Who's on the mound?

Friday: Doug Fister vs. Daisuke Matsuzaka

Despite having a rough injury history and being a non-prospect in the minor leagues all season, Matsuzaka is still a way more exciting pitcher than Fister. Detroit's fourth starter just bores hitters to death with his sinker, and this season he's been as boring as ever with a 57 percent ground ball rate. Just like any good sinker-thrower, Fister gets ground balls and gives up very few walks to make up for the fact that he's not great at striking batters out. It's all worked out very well for him this season, as he's posted a 3.5 fWAR in 161⅓ innings pitched. Last season, Fister pitched 161⅔ innings and had a 3.5 fWAR. Consistency! Boring! In contrast, Matsuzaka throws a wide variety of pitches and racks up a ton of strikeouts and walks. That's kind of exciting, but it also makes for dreadfully long baseball games.

Saturday: Max Scherzer vs. Matt Harvey

It's nice to have a pitcher like Scherzer around whose performance actually lives up to his won-lost record. That way we can all nod in agreement when the weirdos on TV rave about him. Sure, the TV people are raving about because of a terrible, terrible reason, but they are still on point because Scherzer really is that good this season. His 1.98 walks per nine are a career low and he's still striking out more than one batter per inning. Scherzer would be a perfectly acceptable winner of the AL Cy Young award if the season ended today. Meanwhile in the senior circuit, Matt Harvey is getting outshined by Clayton Kershaw because of WINZ (okay, also because of ERA and innings pitched, but Harvey has better walk and strikeout rates and it's fun to be mad about stuff sometimes).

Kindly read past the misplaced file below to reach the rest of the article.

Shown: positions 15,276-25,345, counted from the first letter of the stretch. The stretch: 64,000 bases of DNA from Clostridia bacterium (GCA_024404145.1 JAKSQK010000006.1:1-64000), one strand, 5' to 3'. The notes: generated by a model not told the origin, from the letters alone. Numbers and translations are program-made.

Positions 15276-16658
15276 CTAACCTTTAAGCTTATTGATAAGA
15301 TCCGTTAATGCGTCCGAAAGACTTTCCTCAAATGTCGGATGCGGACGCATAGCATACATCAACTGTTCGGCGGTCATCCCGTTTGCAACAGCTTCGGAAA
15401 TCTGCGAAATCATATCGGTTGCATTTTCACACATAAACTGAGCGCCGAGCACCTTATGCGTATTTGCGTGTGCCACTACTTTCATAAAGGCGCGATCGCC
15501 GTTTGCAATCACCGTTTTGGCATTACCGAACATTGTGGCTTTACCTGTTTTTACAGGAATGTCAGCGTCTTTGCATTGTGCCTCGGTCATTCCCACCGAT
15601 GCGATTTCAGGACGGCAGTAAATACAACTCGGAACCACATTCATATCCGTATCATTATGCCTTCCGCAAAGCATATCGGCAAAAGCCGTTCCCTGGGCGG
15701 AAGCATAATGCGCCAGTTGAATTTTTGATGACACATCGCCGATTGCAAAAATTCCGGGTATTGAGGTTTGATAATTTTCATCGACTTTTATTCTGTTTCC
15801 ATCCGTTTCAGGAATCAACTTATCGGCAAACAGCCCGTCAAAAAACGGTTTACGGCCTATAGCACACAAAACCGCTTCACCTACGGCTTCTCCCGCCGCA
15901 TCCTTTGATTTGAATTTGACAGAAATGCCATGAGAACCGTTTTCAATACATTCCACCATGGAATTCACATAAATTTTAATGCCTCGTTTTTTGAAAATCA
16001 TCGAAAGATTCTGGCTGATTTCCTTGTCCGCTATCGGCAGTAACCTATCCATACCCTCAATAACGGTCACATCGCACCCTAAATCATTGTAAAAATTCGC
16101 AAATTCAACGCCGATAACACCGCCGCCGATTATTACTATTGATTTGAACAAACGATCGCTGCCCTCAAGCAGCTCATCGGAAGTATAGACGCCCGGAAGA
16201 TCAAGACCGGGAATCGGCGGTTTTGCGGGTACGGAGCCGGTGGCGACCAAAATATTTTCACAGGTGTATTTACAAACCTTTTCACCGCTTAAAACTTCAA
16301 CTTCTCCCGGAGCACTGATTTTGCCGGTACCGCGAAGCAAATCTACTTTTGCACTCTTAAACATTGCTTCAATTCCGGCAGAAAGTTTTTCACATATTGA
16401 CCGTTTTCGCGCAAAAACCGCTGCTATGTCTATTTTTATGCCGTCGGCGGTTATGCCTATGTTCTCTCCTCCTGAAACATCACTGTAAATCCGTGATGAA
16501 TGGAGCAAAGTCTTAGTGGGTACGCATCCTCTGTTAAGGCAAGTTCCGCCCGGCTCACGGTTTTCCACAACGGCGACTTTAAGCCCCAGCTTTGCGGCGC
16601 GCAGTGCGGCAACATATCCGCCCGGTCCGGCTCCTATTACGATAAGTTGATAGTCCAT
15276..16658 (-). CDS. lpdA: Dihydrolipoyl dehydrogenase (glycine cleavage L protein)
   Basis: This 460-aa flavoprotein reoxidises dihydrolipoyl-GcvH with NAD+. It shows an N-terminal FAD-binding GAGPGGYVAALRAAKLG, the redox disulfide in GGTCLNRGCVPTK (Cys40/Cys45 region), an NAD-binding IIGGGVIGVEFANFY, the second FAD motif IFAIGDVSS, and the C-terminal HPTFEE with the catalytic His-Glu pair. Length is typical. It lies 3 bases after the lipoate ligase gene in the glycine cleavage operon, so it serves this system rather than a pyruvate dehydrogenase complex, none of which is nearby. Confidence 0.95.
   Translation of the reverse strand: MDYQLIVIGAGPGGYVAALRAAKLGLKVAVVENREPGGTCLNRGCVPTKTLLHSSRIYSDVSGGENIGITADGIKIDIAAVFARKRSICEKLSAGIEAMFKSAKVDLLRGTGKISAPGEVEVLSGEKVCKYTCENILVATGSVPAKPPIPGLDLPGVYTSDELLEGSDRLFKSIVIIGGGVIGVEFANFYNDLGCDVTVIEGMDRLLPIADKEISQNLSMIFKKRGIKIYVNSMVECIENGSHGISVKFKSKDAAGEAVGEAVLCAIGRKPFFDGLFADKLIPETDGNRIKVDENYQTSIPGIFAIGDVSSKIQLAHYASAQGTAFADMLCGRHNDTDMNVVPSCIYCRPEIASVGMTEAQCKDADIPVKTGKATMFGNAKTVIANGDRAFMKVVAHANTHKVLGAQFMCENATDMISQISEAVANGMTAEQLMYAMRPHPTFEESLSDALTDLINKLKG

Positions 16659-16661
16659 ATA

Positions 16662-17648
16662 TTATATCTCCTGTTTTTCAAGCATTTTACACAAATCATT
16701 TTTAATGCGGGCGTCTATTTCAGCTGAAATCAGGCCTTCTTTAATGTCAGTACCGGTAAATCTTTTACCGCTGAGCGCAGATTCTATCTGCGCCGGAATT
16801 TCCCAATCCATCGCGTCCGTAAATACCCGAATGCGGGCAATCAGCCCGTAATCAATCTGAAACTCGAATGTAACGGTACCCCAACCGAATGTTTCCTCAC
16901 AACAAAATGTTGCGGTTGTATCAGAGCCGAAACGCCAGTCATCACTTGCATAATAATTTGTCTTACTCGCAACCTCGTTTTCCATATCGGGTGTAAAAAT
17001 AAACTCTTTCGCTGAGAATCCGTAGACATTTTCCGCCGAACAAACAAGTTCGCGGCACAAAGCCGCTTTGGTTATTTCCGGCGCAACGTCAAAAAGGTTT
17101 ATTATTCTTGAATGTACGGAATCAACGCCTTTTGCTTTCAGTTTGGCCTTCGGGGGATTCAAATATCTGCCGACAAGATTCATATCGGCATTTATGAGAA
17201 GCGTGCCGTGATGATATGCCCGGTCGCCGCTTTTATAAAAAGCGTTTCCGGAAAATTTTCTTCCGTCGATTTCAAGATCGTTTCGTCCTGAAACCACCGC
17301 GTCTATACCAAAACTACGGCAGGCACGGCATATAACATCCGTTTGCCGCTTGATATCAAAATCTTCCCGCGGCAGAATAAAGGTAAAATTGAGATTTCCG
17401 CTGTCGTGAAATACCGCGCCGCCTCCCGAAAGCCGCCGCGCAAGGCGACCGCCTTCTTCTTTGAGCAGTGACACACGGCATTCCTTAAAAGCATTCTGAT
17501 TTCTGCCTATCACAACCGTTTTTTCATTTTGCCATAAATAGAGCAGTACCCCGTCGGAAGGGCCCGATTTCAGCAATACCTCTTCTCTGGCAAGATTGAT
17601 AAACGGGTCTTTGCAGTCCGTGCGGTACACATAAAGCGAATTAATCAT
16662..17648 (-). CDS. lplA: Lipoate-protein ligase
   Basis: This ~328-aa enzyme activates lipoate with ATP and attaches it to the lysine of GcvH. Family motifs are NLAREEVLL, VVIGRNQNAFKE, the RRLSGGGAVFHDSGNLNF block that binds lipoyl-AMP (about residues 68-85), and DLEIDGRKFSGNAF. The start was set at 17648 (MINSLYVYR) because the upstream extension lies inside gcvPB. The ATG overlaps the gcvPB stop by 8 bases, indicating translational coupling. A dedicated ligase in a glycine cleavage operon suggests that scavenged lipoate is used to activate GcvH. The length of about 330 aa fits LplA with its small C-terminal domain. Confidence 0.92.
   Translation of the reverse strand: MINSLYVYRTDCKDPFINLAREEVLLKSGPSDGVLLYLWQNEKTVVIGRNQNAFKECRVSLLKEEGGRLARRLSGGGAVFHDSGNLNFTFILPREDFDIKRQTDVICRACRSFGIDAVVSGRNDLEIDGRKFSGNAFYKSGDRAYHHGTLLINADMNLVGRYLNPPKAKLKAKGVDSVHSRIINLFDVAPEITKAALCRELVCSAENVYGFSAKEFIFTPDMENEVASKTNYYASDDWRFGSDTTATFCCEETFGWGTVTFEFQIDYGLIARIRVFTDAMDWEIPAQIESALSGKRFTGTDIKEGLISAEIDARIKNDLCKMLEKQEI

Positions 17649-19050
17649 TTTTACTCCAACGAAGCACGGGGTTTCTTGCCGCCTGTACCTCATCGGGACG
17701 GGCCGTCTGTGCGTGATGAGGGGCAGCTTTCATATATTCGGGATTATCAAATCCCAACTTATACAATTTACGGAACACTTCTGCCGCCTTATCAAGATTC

Sunday: Rick Porcello vs. Dillon Gee

What a letdown after the superb match-up on Saturday. Yawn. But seriously, this is probably the game that'll be' tied 1-1 heading into the ninth (and the 10th, and the 11th...). Anyway, Porcello is from New Jersey if you haven't heard and he's having a splendid campaign despite his 4.52 ERA. Now in his fourth MLB season, Porcello is still only 24 years old and he's never before walked this few batters (2.00 per nine) or struck out this many (6.92). Those sweet rates combined with a Fister-like 56 percent ground ball rate have granted Porcello a 3.25 xFIP and a 2.5 fWAR that should turn into career highs if he keeps up his solid pitching. With the way Gee has been pitching this month, Sunday's game really could turn into a sneaky-good pitcher's duel that hipster baseball fans can enjoy while complaining about how "mainstream" flamethrowers like Harvey and Scherzer are.

What about some GIFs?

Miguel Cabrera is really good, so here he is clubbing three home runs against Texas without even hitting one to left field.

Max Scherzer might dominate the Mets on Saturday, but if you want to see him pitch well against a good lineup, here he is taking care of the Orioles earlier this season.

Bryce Harper gets beaned for existing in the universe, Torii Hunter flips his bat on doubles and fly outs and nothing happens. Double-U Tee Eff.